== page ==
Image: Matthias Ballmann

The Sheridan&Co team headed down the road to Frieze Art Fair in Regent’s Park, a contemporary art show, exhibiting work from more than 1,000 artists, from more than 160 galleries.

Here are a few themes that caught our eye, and we are sure they will soon filter into retail, and other industries:

Feminism

 Image: Laura Bushell

According to Tate director, Maria Balshaw, we are currently experiencing a ‘golden moment’ for female artists in the UK, although they are still underrepresented in the industry.

Frieze organisers also looked to gender parity, with an entire section on feminist art. Sex Work: Feminist art & Radical Politics, curated by Alison M. Gingeras, featured transgressive art from the 70s and 80s, with pieces from Judith Bernstein and Betty Tompkins, while “My/Her Body My/Her Choice” flashed in neon lights from Andrea Bowers. A timeline in the A.I.R. gallery documented collaborations with feminist artists and the wider historical context, highlighting the development of second-wave feminism.

These exhibitions resonate with the new tribe of consumer activists, who rally around brands that stand for a cause and promise social change. Gender equality, inclusivity, and diversity have all seen coverage this year, from product launches like Fenty Beauty and initiatives like Smirnoff’s ‘Choose Love’ campaign during Pride, although much more is needed for true equality.

History

Image: Hauser & Wirth

Hauser & Wirth presented their historic installation as an old, small-town museum, complete with mottled glass display cabinets and a miniature gift shop selling pencils and traditional trinkets.

The fictional Bronze Age presentation, ‘Bronze Age c. 3500 BC – AD 2017’ saw contemporary sculptures from Henry Moore, Paul McCarthy and Rashid Johnson, displayed alongside ancient artefacts loaned by the British Museum and fake Bronze Age objects from eBay.

According to the installation’s curator, historian Mary Beard, ‘It’s a slightly satirical take on an institution we know and love, but putting a 2,000-year-old untitled bronze next to modern work changes the way you think. You concentrate on the single medium and start to look at the material rather than thinking ‘oh this a great work by so and so.’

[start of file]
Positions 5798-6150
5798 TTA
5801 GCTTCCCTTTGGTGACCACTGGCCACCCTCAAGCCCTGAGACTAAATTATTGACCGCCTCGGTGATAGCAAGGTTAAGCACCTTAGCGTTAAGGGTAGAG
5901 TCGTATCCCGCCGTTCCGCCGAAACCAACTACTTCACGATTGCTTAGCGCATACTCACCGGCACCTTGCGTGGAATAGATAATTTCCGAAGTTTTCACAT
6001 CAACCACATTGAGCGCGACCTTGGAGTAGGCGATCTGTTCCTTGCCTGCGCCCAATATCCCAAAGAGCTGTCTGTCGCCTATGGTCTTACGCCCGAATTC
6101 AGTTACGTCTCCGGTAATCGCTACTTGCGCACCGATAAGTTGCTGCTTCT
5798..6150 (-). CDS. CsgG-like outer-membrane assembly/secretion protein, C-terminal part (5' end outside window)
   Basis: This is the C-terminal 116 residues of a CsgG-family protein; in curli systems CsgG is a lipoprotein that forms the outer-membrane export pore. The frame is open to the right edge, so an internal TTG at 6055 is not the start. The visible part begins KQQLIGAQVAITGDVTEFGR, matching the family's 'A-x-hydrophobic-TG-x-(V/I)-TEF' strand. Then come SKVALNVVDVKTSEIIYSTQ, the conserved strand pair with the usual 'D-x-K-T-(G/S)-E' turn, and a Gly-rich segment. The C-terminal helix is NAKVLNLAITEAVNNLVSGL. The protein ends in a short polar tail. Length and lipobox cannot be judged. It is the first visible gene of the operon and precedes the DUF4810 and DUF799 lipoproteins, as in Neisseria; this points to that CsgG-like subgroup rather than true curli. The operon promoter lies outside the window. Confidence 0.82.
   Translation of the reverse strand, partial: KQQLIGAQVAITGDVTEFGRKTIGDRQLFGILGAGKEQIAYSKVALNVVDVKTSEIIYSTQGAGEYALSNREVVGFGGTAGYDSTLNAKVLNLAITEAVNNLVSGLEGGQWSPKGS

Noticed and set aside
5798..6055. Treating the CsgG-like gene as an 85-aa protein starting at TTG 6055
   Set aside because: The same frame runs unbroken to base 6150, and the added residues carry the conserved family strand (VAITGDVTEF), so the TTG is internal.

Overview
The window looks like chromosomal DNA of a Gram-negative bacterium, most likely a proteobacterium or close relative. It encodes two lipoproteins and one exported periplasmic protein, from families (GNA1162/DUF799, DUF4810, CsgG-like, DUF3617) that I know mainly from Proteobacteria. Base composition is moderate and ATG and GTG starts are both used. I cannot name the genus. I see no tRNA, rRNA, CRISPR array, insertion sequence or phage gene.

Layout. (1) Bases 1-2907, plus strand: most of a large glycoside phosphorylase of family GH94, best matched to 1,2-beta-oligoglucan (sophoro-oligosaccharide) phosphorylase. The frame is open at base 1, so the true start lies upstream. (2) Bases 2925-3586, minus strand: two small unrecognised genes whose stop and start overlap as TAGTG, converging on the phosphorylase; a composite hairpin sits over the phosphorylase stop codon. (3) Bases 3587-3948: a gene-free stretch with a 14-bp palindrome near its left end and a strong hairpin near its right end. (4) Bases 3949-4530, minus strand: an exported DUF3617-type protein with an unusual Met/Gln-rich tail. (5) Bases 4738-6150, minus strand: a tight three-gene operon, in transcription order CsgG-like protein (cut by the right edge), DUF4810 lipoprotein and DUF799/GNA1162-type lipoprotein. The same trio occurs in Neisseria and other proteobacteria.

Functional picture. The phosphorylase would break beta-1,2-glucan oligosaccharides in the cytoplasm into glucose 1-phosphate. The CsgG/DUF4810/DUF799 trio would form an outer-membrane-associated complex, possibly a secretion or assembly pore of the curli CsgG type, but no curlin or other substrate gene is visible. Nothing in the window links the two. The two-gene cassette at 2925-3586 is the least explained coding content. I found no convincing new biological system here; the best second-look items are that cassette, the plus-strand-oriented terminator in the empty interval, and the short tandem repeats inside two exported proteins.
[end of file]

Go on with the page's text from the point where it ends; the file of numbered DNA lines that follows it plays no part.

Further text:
We loved how this exhibit reflects retail concepts we’ve seen over the summer, in which brands encourage consumers to look to their countries and traditions, when turbulent times make people question the concept of home. The idea of the small-town museum is so quintessentially English, and the mixture of genuine artefacts with eBay fakes puts an interesting twist on our return to our roots in search of the familiar.

The Environment

Image: Lucy + Jorge Orta

Environmental factors were reflected in this year’s Frieze, both in its installations and its venue design. The entrance to the fair, designed by Universal Design Studio, aimed to promote sustainability, with 400 tonnes of responsibly sourced waste aluminium, to be recycled after the event.

At Lucy + Jorge Orta’s Antartica, visitors were issued an Antarctic passport, symbolically becoming ‘world citizens’, and pledged to protect the environment and support justice and peace throughout the world.

Inspired by recent community gardens, Various Small Fires recreated in miniature the Survival Piece #5: Portable Orchard by eco-artists Helen and Newton Harrison. The installation displayed fruit-bearing trees and planting instructions, placing the original 1972 concept in today’s context of a post-Brexit Britain.

We’ve seen the environment reflected more widely in the last couple of years- first with the retail trend of biophilic design, with greenery displayed throughout stores to improve air quality and calm consumers, as an antidote to modern city life modern city life.

Science-Fiction

Image: Olivia Erlanger

Olivia Erlanger worked with BMW to create futuristic, science-fiction-inspired multimedia piece, ‘Body Electric’. The immersive installation is part of the artist’s ongoing exploration of the relationship between technology and the natural world, and takes influence from BMW’s integrated designs.

According to the artist, “As humans begin a mutative synthesis with our machines, ‘Body Electric’ considers the changing relationship that we have to the environment, as our embodied experience of the ‘natural’ becomes increasingly mediated and distorted by objects of our own design.”

We recently explored how Sci-Fi in the arts are manifesting in beauty and retail, and can’t wait to see the other visual directions this theme inspires.